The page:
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Cross-situational learning is a mechanism for learning the meaning of words across multiple exposures, despite exposure-by-exposure uncertainty as to the word's true meaning. We present experimental evidence showing that humans learn words effectively using cross-situational learning, even at high levels of referential uncertainty. Both overall success(More)
This article investigates the problem of how language learners decipher what words mean. In many recent models of language evolution, agents are provided with innate meanings a priori and explicitly transfer them to each other as part of the communication process. By contrast, I investigate how successful communication systems can emerge without innate or(More)
We present a mathematical model of cross-situational learning , in which we quantify the learnability of words and vocabularies. We find that high levels of uncertainty are not an impediment to learning single words or whole vocabulary systems, as long as the level of uncertainty is somewhat lower than the total number of meanings in the system. We further(More)
This paper investigates the development of experience-based meaning creation and explores the problem of establishing successful communication systems in a population of agents. The aim of the work is to investigate how such systems can develop, without reliance on phenomena not found in actual human language learning, such as the explicit transmission of(More)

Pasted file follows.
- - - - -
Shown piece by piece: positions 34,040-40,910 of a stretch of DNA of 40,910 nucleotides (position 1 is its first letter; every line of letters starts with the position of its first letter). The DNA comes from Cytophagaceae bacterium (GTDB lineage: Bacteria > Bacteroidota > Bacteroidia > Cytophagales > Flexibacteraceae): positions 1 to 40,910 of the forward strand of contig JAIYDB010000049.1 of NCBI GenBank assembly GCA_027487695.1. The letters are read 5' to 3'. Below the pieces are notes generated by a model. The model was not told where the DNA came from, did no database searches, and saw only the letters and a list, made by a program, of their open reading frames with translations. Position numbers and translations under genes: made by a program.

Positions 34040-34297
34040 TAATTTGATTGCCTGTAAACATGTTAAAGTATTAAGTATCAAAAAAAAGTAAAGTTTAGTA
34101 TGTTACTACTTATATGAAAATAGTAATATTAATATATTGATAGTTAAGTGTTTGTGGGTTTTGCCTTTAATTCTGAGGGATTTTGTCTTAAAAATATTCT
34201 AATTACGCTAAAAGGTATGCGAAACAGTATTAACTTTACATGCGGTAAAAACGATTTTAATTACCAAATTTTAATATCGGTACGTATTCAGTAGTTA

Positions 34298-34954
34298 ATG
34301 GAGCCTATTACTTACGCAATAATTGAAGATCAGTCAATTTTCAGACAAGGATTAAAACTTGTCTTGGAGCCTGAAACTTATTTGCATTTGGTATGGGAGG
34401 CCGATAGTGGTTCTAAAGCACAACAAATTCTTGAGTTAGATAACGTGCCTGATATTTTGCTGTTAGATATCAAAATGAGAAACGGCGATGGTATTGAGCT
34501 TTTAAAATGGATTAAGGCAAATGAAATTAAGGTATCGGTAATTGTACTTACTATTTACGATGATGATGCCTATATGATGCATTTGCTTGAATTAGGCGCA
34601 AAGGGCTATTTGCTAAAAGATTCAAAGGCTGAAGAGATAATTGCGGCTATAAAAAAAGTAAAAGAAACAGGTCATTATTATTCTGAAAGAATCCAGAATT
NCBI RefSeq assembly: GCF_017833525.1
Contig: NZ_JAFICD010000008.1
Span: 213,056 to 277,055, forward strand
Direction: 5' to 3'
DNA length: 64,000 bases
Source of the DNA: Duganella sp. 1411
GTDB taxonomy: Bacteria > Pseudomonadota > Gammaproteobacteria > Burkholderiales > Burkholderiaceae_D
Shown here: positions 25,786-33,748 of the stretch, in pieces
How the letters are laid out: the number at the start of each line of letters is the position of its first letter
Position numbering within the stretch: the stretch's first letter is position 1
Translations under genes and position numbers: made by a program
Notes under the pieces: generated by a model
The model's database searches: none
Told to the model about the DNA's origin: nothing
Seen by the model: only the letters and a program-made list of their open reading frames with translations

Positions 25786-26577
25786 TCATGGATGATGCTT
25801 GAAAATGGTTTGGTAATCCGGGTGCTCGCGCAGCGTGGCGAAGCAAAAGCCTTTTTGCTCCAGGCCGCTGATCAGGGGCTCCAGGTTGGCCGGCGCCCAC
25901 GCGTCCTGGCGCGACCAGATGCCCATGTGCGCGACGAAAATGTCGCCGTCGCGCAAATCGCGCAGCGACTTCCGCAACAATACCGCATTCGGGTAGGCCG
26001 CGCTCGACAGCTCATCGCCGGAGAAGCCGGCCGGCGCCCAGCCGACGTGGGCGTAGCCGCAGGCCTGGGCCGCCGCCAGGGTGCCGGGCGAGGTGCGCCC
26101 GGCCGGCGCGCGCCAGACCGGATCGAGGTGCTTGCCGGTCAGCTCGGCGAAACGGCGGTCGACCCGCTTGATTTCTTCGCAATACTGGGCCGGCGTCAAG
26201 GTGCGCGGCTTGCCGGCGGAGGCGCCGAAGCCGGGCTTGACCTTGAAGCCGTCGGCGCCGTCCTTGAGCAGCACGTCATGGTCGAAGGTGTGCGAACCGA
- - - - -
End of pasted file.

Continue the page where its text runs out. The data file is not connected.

Cross-situational learning is a mechanism for learning the meaning of words across multiple exposures, despite exposure-by-exposure uncertainty as to a word's true meaning. Doubts have been expressed regarding the plausibility of cross-situational learning as a mechanism for learning human-scale lexicons in reasonable timescales under the levels of(More)
Language is a symbolic, culturally transmitted system of communication, which is learnt through the inference of meaning. In this paper, I describe the importance of meaning inference, not only in language acquisition, but also in developing a unified explanation for language change and evolution. Using an agent-based computational model of meaning creation(More)
Cross-situational learning allows word learning despite exposure-by-exposure uncertainty about a word's meaning, by combining information across exposures to a word. A number of experimental studies demonstrate that humans are capable of cross-situational learning. The strongest claims here are made by Yu and Smith (2007), who provide experimental data(More)
A central question for ecologists is the extent to which anthropogenic disturbances (e.g. tourism) might impact wildlife and affect the systems under study. From a research perspective, identifying the effects of human disturbance caused by research-related activities is crucial in order to understand and account for potential biases and derive appropriate(More)